For some time I’ve promoted small group ministry as a primary means of discipleship. And I think this is helpful. But what I’ve been reminded through Kennon L. Callahan’s, Small, Strong Congregations (Jossey-Bass, 2000) is that the weekly worship service is a primary sort of small group. As he writes: “For a small, strong congregation, worship is the gathering of the family. It’s not that worship is a function, and that small groups are another function. Small, strong congregations don’t think in a program, function, and activity manner. They don’t view worship and groups as separate functions and departments. Worship is the gathering of the household, the family, of God.” (p. 157) I like Callahan’s perspective. True, sometimes we need a “program” to gather people. But more often than not in a small, strong congregation, the people gather themselves. And the primary gathering is the worship service. Now, that’s not to say that small groups aren’t important. They are. And that’s not to say that small groups just happen. They don’t. They take intentionality. But they’re more likely to happen if we gather in the sanctuary on a regular basis. So, the worship service as the primary family gathering is, you might say, the primary small group. So, I would encourage you all to attend your main small group! Attend the worship service! And through it, feel God’s blessing and love, be discipled, and develop meaningful relationships with your brothers and sisters in Christ.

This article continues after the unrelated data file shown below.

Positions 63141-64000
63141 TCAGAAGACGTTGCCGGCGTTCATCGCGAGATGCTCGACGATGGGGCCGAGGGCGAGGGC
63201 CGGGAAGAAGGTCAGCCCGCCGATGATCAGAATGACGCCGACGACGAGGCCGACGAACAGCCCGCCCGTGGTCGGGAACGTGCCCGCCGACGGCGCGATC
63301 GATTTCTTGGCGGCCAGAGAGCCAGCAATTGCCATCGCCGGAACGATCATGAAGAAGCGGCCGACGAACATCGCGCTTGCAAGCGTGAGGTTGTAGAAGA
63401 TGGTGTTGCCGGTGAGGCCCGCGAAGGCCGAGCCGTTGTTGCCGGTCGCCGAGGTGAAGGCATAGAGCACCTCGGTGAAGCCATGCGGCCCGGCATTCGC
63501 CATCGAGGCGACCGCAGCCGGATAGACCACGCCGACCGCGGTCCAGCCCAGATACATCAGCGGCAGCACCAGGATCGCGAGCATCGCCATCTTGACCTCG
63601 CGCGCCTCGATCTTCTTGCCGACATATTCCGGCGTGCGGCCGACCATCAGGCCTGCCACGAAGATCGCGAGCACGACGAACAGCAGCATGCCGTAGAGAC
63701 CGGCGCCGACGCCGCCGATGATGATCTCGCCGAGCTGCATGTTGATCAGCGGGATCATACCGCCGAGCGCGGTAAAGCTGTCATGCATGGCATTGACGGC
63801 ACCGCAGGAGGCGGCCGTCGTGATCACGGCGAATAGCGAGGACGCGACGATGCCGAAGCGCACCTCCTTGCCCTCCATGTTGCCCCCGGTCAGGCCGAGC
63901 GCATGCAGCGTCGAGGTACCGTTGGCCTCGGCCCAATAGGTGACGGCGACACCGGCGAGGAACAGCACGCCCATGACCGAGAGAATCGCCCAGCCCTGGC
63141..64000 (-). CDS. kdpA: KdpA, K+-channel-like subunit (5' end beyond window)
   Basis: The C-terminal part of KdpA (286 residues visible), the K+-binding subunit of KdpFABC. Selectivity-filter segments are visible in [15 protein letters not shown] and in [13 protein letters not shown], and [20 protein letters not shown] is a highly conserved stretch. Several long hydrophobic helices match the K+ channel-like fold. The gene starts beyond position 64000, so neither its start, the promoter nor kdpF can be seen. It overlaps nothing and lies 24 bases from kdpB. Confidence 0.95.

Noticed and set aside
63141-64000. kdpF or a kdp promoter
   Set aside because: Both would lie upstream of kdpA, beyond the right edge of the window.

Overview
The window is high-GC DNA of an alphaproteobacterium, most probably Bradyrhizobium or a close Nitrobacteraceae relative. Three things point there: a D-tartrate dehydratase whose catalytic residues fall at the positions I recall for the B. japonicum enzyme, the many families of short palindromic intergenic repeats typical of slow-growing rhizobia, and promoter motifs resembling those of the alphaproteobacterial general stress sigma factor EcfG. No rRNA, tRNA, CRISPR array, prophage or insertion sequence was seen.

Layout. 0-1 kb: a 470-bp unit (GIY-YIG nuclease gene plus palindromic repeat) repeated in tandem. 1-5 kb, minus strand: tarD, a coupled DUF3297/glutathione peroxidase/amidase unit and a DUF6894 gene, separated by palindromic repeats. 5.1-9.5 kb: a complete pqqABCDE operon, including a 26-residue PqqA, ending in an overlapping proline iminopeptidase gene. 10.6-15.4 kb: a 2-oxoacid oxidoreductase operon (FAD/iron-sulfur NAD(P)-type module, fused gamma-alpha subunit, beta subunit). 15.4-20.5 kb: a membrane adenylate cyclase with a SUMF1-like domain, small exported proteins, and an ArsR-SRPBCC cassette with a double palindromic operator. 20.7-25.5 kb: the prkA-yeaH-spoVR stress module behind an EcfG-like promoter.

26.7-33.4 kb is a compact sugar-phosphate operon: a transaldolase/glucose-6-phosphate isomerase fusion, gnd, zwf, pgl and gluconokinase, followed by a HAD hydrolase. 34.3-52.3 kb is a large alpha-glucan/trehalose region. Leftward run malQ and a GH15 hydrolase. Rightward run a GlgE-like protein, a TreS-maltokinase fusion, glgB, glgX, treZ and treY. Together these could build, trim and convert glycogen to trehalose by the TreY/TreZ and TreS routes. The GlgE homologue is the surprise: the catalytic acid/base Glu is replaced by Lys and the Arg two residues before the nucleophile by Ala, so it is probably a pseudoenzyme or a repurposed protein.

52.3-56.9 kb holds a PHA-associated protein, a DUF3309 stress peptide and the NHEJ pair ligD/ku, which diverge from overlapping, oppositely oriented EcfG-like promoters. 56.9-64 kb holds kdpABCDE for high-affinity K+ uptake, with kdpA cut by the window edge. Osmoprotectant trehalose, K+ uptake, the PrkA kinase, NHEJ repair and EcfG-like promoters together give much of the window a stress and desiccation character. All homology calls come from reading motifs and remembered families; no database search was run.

I was raised in a contemporary evangelical church, similar to Wolf Creek Community Church, although smaller. It was a wonderful church. I’m thankful for my evangelical heritage. But as a young adult, I met a young lady (now my wife!), who belonged to a Christian Reformed Church (CRC). This was my first exposure to the CRC. At first, I wondered about the more “fixed” liturgy. I grew up in a “free church” tradition that was a bit more informal. But it didn’t take me long to really appreciate the CRC, and it was the Reformed worship service that really drew me in. At this little CRC, I encountered the living God. He was bigger and more beautiful than I’d ever known Him to be. And He spoke to us! The Reformed worship service is a drama and a dialogue. We enter the sanctuary, which is like God’s throne room. So, how do you act in the presence of a king? With respect and adoration. With appropriate moments of reverence and celebration. As I encountered this Great King, I realized my sinfulness. So I was invited to confess my sins and receive God’s grace all over again through His Word and Sacrament. Then I responded with joyful praise, thanksgiving and dedication. I find this sort of dialogue between God and his people during the worship service beautiful and formative. I confess: the God I knew growing up was smaller, and he didn’t seem to say as much. Nor did I feel his grace to the same degree. But all that changed when I encountered God in the Reformed worship service. I know that as a community church we don’t emphasize our Reformed heritage that much. And understandably so, as we want all people to receive the gospel, not just people who grew up in the CRC. But in the area of worship, I’d like to pay tribute to our “tribe,” and honor those who have gone before us, and continue to lead us in worship. In my opinion, there are not too many things more beautiful and formative than the Reformed worship service.